When Supply Creates Demand: Yellen's Errors Of Omission


(MENAFN- Asia Times) US Treasury Secretary Janet Yellen on April 8 warned China that rising investment
in new industries will lead to“significant risk to workers and businesses in the United States and the rest of the world,” adding that China“is now simply too large for the rest of the world to absorb this overcapacity.” Secretary Yellen said:

This sweeping statement raises three questions:

  • Is the problem over investment
    in China, or under investment
    in the United States and other Western countries?
  • What effect does greater capacity in China have on demand for industrial products, that is, is it possible that an increase in supply
    can cause an increase in demand?
  • Who is buying more Chinese products? Are Americans buying more Chinese goods at the expense of their domestic industry, or are Chinese products sold to countries that do not have competing industries?

There aren't sufficient data to provide definitive answers to these questions, but there is enough evidence to indicate that Secretary Yellen's analysis is oversimplified at best and distorted at worst.

US manufacturing employment is virtually unchanged from May 2019 (12.96 million in March 2024 versus 12.8 million in May 2019). The Fed's industrial production index is unchanged.

Except for subsidized investment
in semiconductor fabrication plants, industrial investment
has been weak. American manufacturers' orders for nondefense capital equipment excluding aircraft stood at $37.8 billion 1982 dollars in January 2019, but fell to $34.2 billion in January 2024, a decline of almost 10%. Investment in manufacturing structures in 2017 dollars in the fourth quarter of 2023 was $140 billion, compared with $185 billion in the first quarter of 2019.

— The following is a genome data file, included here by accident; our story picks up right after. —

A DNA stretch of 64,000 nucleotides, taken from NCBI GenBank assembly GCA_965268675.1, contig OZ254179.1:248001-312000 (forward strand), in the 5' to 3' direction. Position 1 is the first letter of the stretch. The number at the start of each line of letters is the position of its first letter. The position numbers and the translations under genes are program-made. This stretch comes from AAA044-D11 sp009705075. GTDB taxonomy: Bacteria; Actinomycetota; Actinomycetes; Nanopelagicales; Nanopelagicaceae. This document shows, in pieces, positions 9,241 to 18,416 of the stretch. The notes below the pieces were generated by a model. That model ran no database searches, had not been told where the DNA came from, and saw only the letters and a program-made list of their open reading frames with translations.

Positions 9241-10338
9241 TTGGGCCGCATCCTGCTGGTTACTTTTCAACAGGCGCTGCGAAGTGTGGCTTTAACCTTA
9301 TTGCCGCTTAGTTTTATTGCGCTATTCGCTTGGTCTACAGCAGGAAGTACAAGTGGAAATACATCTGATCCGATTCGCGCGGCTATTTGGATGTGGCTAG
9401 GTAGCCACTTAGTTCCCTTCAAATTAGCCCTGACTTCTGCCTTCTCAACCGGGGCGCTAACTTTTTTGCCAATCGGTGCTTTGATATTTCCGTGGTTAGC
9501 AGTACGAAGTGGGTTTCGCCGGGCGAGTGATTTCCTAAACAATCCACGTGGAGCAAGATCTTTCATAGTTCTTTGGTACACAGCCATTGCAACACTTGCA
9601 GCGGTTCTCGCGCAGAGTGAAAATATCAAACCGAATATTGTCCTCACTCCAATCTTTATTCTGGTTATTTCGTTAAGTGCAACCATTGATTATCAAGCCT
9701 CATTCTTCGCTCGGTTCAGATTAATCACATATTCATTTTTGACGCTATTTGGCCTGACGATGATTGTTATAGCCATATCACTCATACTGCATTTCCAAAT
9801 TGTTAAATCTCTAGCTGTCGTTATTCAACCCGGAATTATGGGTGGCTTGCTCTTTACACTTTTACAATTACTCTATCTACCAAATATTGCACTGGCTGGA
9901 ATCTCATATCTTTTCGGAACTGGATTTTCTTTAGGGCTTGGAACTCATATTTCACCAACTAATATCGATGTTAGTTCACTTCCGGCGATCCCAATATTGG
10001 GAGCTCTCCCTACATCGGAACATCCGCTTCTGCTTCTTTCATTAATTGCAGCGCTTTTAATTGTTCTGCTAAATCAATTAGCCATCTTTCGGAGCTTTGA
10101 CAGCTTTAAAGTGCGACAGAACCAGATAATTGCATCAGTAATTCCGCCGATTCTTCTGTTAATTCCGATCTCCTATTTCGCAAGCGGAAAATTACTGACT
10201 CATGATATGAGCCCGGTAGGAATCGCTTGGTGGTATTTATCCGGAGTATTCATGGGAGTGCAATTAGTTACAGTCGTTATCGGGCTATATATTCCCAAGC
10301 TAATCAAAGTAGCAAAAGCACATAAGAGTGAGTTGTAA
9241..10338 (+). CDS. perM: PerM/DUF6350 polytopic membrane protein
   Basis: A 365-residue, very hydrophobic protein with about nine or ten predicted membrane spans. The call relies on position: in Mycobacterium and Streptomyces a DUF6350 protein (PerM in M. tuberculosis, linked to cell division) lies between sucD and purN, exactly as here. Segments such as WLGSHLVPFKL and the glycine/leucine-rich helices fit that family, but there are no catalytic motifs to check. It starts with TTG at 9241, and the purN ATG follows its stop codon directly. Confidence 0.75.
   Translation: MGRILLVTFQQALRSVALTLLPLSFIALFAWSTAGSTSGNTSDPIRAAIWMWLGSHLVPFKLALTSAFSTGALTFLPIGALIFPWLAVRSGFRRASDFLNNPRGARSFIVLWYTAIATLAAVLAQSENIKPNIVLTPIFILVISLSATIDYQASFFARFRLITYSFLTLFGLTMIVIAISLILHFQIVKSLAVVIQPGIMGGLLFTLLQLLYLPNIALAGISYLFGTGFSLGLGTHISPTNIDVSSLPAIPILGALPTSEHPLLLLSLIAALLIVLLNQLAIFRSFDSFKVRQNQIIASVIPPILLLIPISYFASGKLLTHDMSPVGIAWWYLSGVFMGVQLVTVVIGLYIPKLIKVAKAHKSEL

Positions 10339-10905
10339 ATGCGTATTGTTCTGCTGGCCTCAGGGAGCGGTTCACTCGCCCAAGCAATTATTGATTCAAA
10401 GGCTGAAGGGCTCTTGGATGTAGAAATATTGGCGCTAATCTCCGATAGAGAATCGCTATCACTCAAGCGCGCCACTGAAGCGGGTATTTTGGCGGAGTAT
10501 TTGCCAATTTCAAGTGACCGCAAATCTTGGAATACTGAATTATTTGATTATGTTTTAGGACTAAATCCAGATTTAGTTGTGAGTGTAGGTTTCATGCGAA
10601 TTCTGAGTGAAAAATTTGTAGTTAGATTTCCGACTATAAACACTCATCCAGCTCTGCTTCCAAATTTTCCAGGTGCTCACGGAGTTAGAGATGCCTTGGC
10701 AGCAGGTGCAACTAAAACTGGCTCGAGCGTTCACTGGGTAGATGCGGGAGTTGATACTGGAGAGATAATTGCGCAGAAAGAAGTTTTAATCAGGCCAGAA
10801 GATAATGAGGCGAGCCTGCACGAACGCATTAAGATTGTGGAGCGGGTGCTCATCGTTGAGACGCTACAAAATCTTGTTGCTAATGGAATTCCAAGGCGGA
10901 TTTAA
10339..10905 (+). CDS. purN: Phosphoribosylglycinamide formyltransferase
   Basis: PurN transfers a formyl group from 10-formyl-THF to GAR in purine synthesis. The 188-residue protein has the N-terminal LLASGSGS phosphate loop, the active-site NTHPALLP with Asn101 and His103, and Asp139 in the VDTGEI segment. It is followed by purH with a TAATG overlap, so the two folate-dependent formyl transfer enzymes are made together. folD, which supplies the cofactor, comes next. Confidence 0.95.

Meanwhile the US trade deficit in goods rose to $92 billion seasonally adjusted for the month of January 2024, compared with a deficit of $72 billion in January 2019. For some reason, Americans chose to invest less in manufacturing at home and to buy more manufactures from other countries.

During this period America imposed a 25% tariff on more than $200 billion of Chinese import
s. Import prices (before tariffs) for Chinese goods rose slightly between January 2019 and January 2024. Meanwhile, import
s of goods from China as reported by the US statistical agencies fell from $41 billion in January 2019 to $36 billion in January 2024.

It is hard to blame increased import
s of Chinese goods for the decline in US manufacturing investment
and the increased dependency on foreign goods during the past five years.

Chinese import
s in the past surely contributed to a loss of US manufacturing jobs. But, as noted, American import
s from China fell during the past five years. These are long-term trends that were visible long before the emergence of China's EV industry.

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Asia Times

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